Mohan Man-Eater Trail
A trek in Corbett Bio-sphere Reserve
Duration: 05 nights and 06 days
Best Time: November to March
Tour Code: CPS-Mohan
– Varied flora and fauna
– Off the beaten track villages and sights
– Glimpse into architecture and lifestyle of rural Kumaon
– Tiger sightings at Corbett
– Quaint lodges, camping and exciting jungle stays
This forest trek takes you on the old district road that Jim Corbett once took in hunt of the legendary ‘Man-eater of Mohan’. Immortalized in his bestseller ‘Man-eaters of Kumaon’, this tiger killed many humans in the Kosi Valley until Corbett finally killed it in the summer of 1930. It’s a rare opportunity to walk through the peripheral forest of Corbett National park, where exploring on foot is not allowed in the reserve. The trail winds past old forests dominated by Sal and Ficus, evident by giant birds like Great Hornbill, Great Slaty Woodpeckers, several species of large owls and a wide array of other birds. Wild elephants and big cats also visit the area regularly. Apart from spectacular views of the icy Nanda Devi range, the hike also offers an insight into the lives of the communities who live surrounded by forests.
Day 1: Mohan – Pania Dokhan (8km); Time: 6 hours
Drive to Tiger Camp in the morning (6 hours) in a private car from Delhi. After lunch you will be transferred to Mohan. The hike takes you on the abandoned old district board road, now a fire lane, a path cleared manually to prevent forest fires from spreading. You pass a boulder-strewn stream, walk along the Kathkinaul ridge and camp for the night at an abandoned Bhotia campsite – a clearing by a broad streambed known as Pania Dokhan.
Day 2: Pania Dokhan – Baurad Nullah (8 km); Time: 5 hours
You continue towards Baurad, a pretty village set amidst a thick Sal forest and camp at the picture-perfect stream of Baurad nullah. The place finds a mention in international birdwatching itineraries and is popularly known as Forktail Stream. Apart from forktails, you can see owls, flycatchers, minivets, tisias, the brown dipper and many other species.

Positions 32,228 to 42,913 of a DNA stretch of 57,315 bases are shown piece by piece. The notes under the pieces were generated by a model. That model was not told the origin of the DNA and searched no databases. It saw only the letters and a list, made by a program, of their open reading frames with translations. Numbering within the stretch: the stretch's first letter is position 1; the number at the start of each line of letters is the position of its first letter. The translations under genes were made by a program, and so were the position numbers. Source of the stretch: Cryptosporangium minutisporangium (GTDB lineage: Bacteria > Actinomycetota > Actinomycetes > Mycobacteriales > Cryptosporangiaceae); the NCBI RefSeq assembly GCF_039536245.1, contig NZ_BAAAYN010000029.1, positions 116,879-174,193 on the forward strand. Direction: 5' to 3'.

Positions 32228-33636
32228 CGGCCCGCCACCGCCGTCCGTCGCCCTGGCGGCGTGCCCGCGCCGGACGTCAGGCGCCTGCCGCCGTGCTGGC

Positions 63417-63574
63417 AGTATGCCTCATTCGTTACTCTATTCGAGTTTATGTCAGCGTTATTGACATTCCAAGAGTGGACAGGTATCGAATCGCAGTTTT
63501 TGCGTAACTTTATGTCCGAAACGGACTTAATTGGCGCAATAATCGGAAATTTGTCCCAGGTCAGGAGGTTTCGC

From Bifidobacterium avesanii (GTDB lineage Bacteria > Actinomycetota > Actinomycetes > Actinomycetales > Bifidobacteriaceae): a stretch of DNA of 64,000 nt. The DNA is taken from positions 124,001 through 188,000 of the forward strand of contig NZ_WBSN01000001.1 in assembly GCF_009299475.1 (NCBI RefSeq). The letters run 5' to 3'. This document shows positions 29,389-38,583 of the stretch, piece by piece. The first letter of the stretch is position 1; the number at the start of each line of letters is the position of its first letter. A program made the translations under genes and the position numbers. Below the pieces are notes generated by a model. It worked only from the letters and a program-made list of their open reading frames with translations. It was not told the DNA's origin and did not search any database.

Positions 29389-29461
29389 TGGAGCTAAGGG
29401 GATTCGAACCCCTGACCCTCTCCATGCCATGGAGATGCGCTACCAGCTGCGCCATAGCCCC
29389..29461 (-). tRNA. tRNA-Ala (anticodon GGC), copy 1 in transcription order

Day 3: Baurad Nullah – Kathkinaul (9 km); Time: 6 hours
You gain over 1000m in altitude today. After Malla Baud village you come to a water source, where Jim Corbett had an insightful conversation about the maneater with a village woman filling water. The campsite offers a spectacular view of the Kosi Valley stretching southwards, the Ramganga Valley to the north with terraced fields and mountains dominated by the icy Nanda Devi range.
Day 4: Kathkinaul – Bhakrakot (5 km); Time: 2 hours
The forest bungalow at Kathkinaul where Corbett had camped while stalking the maneater is in ruins today. If you are really serious about the Corbett legacy, you can drive from Bhakrakot to Kaladhungi to spend the night. This is where Corbett’s father worked as a Post Master and Jim spent many his childhood. It’s uncanny that it was at Kaladhungi that he shot his first leopard at the age of 13 and his last tiger at the ripe old age of 70 shortly after WW2. You can still visit the canal where he shot it, which acts as a boundary between the Corbett estate and the jungle.
Day 5: Bhakrakot – Chimta Khal – Riverine Woods Vanghat (4 km); Time: 1 hour 30 minutes
Jim Corbett, known more as the slayer of man-eaters, was also a keen angler and mentions the Western Ramganga Valley, our next destination, in his story ‘The Fish of my Dreams’. The walk to Riverine Woods (Vanghat) is extremely rewarding for birdwatchers and you can see exotic forest birds like Rufous-fronted Niltava and Long-tailed Broadbills.
Day 6: Vanghat – Chaknakl chaur (4 km); Time: 2 hours
From Vanghat Mahseer Camp you follow the meandering course of the Ramganga and after a few river crossings, reach Chaknakl Chaur. This was where Corbett shot the Maneater of Mohan in 1930, bringing this legendary trek to its logical end. If you are lucky, you might encounter the Chunars, a hill tribe who carve pots out of wood.
Drive back to Delhi in the afternoon (7 hours) in a private car.
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